*I have no knowledge of either the narrative and characters in the Black Panther comic book, so this review is strictly based on the movie.
Comic books, especially the ones based around superheroes have become our modern-day fairy tales. There are heroes, villains, difficult journeys and life lessons that leave a lasting imprint long after we have read the final page.
The film starts off where Captain America: Civil War has ended. T’Challa/Black Panther (Chadwick Boseman), is stepping into the role of King of Wakanda, a fictional country in Africa, after loosing his father. He is supported by his ex/best friend, Nakia, (Lupita Nyong’o), his younger sister Shuri (Letitia Wright), the Q to his James Bond, his widowed mother Ramonda (Angela Bassett) and his general, Okoye (Danai Gurira), who is the head of Wakanda’s Amazon-esque army.
When Erik Killmonger (Michael B. Jordan) and Ulysses Klaue (Andy Serkis) threaten T’Challa/Black Panther and his kingdom, our hero must fight for his thrown and his country.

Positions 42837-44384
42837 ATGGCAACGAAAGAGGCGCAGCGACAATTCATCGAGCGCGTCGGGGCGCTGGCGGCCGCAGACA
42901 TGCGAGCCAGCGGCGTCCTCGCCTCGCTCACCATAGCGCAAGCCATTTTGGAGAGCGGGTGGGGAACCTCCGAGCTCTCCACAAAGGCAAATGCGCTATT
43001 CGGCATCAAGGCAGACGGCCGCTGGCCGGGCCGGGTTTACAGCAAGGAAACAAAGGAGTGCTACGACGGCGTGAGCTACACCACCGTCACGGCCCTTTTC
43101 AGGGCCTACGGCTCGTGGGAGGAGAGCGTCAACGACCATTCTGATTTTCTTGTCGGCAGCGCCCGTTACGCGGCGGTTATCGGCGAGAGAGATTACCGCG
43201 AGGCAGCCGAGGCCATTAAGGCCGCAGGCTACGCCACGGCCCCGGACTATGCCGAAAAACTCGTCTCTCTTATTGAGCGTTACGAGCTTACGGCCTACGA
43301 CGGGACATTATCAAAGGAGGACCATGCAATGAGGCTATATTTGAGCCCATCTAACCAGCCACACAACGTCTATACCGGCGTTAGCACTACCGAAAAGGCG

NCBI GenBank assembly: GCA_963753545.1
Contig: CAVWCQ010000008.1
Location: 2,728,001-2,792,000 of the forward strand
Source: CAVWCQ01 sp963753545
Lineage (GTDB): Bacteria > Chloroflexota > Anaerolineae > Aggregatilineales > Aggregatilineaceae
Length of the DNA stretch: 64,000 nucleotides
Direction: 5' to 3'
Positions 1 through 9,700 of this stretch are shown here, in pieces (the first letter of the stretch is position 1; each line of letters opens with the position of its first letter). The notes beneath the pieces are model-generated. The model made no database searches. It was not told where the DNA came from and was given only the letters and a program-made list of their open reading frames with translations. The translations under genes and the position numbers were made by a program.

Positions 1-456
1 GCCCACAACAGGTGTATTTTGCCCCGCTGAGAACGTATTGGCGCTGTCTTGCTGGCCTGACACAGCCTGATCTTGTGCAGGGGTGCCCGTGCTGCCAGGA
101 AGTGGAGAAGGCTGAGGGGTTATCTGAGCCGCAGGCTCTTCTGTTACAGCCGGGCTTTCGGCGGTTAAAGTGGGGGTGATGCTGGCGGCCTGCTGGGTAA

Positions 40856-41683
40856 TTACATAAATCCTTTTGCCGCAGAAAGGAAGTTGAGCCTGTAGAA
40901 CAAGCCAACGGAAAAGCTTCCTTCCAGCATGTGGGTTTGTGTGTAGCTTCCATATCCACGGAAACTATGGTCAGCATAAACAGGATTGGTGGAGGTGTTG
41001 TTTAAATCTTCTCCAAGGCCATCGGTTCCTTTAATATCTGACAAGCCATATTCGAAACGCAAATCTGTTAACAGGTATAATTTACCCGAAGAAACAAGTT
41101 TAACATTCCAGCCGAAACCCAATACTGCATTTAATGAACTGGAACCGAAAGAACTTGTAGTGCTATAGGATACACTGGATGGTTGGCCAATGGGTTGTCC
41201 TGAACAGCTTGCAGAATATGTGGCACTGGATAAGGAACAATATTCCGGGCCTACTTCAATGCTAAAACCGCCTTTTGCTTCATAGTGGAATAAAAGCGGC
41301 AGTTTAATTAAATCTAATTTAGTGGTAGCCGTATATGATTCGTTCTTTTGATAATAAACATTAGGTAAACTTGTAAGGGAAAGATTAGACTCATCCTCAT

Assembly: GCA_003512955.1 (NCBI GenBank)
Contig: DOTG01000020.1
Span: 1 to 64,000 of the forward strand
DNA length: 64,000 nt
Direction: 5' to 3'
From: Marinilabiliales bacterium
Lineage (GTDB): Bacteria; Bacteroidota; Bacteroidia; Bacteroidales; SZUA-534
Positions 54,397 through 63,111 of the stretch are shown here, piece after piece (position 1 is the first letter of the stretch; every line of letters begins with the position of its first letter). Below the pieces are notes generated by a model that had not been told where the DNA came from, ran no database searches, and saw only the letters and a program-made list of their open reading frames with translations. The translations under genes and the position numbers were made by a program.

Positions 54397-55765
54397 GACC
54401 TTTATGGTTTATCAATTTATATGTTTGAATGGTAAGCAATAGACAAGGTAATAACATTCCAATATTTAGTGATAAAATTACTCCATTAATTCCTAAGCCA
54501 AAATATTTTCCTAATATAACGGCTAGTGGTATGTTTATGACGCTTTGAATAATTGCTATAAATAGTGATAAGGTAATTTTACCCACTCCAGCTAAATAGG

I loved this movie. I loved this movie. It has heart, it has humor, it has action, it has bad ass female characters and most importantly, character and actors of color who are proudly representing their heritage.
This movie is worth every word of praise and every dollar that has been spent to see it.
I'm a retiree in his seventies. That may not be significant to many, since there is a bunch of us Baby Boomers around. However, in the year 2,000, when I received a diagnosis of Multiple Myeloma, I expected to be dead in three to five years.